Suella Braverman said small boat crossings will “fall dramatically” under her asylum plans as she insisted they are legal, but could not say when removals will begin.
The Home Secretary was also unable to set out when new detention centres for migrants will be built but said it will be “very clear” by the next election whether her scheme has been a success.
The backlash to plans to prevent anyone who arrives in the UK by unauthorised means from returning has been sharp, with the UN’s refugee agency calling it effectively an “asylum ban”.
“Just another leftie lawyer”
Braced for legal challenges to the Illegal Migration Bill which he believes is key to his electoral chances, Prime Minister Rishi Sunak accused Labour leader Sir Keir Starmer of being “just another leftie lawyer standing in our way”.
But many questions remain over how successful how the policy will be, particularly with the Government’s controversial policy to forcibly remove asylum seekers to Rwanda grounded by the courts.
Ms Braverman told the BBC: “We will see, based on other countries’ experiences, that, once we’re able to relocate people who’ve come here illegally from the United Kingdom to another safe country, like Rwanda, or back to their own home country, then, actually, the numbers of people making the journey in the first place will fall dramatically.”
The Home Secretary claimed it was a “possibility” that up to 80,000 people could cross the Channel on small boats this year.
But she was unable to say when new detention centres would be built, or when the first removals would take place under the plans.
Ms Braverman told Sky News “we are rolling out new detention spaces”, but said “I’m not going to give precise dates” because “we’ve got logistical challenges that we’re always overcoming”.
“But very, very soon we will be expanding our detention capacity to meet the need,” the Home Secretary said.
On removals, she said: “I can’t give you precise dates, we have lots of processes which are in train.”
In a letter to MPs, Ms Braverman has conceded there is a “more (than) 50 per cent chance” her legislation may not be compatible with the European Convention on Human Rights (ECHR).
“We’re not breaking the law”
But she told Sky: “We’re not breaking the law and no Government representative has said that we’re breaking the law.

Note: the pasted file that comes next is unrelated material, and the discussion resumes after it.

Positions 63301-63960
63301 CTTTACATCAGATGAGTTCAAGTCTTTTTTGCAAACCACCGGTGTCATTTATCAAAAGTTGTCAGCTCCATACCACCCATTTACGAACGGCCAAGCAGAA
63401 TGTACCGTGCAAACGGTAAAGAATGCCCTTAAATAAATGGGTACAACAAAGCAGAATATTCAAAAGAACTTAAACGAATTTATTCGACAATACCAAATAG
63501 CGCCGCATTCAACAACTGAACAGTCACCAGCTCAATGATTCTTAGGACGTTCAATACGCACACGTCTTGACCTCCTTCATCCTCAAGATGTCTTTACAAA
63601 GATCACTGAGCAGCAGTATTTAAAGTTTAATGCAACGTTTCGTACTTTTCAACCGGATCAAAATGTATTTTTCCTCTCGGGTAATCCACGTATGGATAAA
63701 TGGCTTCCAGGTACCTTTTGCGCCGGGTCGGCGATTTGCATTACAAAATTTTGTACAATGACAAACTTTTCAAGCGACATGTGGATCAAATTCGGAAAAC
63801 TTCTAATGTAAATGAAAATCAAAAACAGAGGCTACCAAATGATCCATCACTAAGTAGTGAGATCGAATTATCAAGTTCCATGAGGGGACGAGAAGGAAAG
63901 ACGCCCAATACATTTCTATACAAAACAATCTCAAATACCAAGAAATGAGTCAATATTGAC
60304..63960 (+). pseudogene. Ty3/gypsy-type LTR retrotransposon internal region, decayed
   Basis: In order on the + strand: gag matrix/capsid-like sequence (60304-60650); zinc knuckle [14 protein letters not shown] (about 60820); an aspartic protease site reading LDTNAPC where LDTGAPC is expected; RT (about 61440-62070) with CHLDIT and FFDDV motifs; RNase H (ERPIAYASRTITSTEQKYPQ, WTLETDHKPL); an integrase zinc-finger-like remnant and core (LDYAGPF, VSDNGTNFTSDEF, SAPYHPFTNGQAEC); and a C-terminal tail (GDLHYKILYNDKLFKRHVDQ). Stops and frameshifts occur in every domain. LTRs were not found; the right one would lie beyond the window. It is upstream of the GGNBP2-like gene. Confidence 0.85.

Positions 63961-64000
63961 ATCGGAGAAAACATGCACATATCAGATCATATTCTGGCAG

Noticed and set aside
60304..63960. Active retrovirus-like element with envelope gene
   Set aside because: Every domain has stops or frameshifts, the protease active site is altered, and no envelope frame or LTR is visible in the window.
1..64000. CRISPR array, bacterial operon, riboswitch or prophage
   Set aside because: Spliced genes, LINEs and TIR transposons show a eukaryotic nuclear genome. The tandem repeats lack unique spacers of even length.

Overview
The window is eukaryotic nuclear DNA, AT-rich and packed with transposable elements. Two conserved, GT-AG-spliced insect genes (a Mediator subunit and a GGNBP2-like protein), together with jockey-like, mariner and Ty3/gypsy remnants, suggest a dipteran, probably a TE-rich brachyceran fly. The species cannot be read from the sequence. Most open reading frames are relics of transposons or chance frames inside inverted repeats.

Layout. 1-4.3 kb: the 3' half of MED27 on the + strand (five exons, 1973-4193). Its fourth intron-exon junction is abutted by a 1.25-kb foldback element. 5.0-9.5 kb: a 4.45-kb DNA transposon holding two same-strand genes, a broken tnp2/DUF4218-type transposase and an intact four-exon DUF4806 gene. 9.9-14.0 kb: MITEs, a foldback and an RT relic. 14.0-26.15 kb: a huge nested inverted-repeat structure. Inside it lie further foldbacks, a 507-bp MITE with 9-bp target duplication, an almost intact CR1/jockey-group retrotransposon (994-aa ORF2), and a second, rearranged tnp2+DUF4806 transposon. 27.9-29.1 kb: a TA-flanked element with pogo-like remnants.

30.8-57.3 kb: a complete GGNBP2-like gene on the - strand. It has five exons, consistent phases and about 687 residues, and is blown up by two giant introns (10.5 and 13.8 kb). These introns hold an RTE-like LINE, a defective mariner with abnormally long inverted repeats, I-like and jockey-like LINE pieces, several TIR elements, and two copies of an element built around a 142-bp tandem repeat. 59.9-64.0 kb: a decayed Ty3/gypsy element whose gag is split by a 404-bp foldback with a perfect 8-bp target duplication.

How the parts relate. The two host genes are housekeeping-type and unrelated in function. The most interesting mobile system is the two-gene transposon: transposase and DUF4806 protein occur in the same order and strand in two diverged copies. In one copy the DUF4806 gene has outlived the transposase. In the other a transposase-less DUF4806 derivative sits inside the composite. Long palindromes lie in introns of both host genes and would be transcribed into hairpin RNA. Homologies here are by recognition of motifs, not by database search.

“In fact, we’ve made it very clear that we believe we’re in compliance with all of our international obligations, for example the Refugee Convention, the European Convention on Human Rights, other conventions to which we are subject.”
Ministers have not set a timeline for their mission of “stopping the boats” to be a success.
Ms Braverman told BBC Radio 4’s Today: “I think it will be very clear by the time of the next election whether we have succeeded or not.”
She also defended her disputed claim to MPs that “there are 100 million people around the world who could qualify for protection under our current laws” and “they are coming here”.
Asked about her comments on the BBC, the Home Secretary said: “I see my role as being honest … I’m not going to shy away from displaying the enormity of the problem that we are facing.
“The UN itself has confirmed there are over 100 million people who are displaced globally, because of all sorts of factors like conflict or persecution … and these are many people who would like to come to the United Kingdom.”
Prime minister also unable to say
During a feisty exchange at Prime Minister’s Questions, Mr Sunak was also unable to say when he would meet his pledge to “stop the boats” and instead tried to implicate the Labour leader.
Sir Keir, a former director of public prosecutions, said the Prime Minister should be “apologising, not gloating” over the increasing numbers of small boat crossings.
Mr Sunak responded: “Stopping the boats is not just my priority, it is the people’s priority, but his position on this is clear.
“He wanted to, in his words, scrap the Rwanda deal, he voted against measures to deport foreign criminals and he even argued against deportation flights.
“We know why, because on this matter he talked about his legal background, he’s just another leftie lawyer standing in our way.”
The plans announced on Tuesday would see migrants who arrive through unauthorised means deported and hit with a lifetime ban from returning.
“Safe” third country
Anyone who crosses the Channel in a small boat would only be eligible for asylum in a “safe” third country, such as Rwanda.
Powers would be granted to detain migrants for 28 days without recourse for bail or judicial review, and then indefinitely for as long as there is a “reasonable prospect” of removal.
The UN’s refugee agency, the UNHCR, said it was “profoundly concerned” by the Bill and urged Parliament to reject it. If passed, it will amount to an “asylum ban”, the group said.
Labour described the policy as a “con” that was no more likely to succeed than the Conservative’s previous efforts.
In 2022, a record 45,755 migrants arrived in the UK after crossing the Channel.
More than 3,000 have already made the journey this year. Home Office figures show 197 made the crossing on Monday – the first arrivals since February 24 – taking the total to date to 3,150.
Related: Unhinged or unworkable? The Tory’s Illegal Immigration Bill is both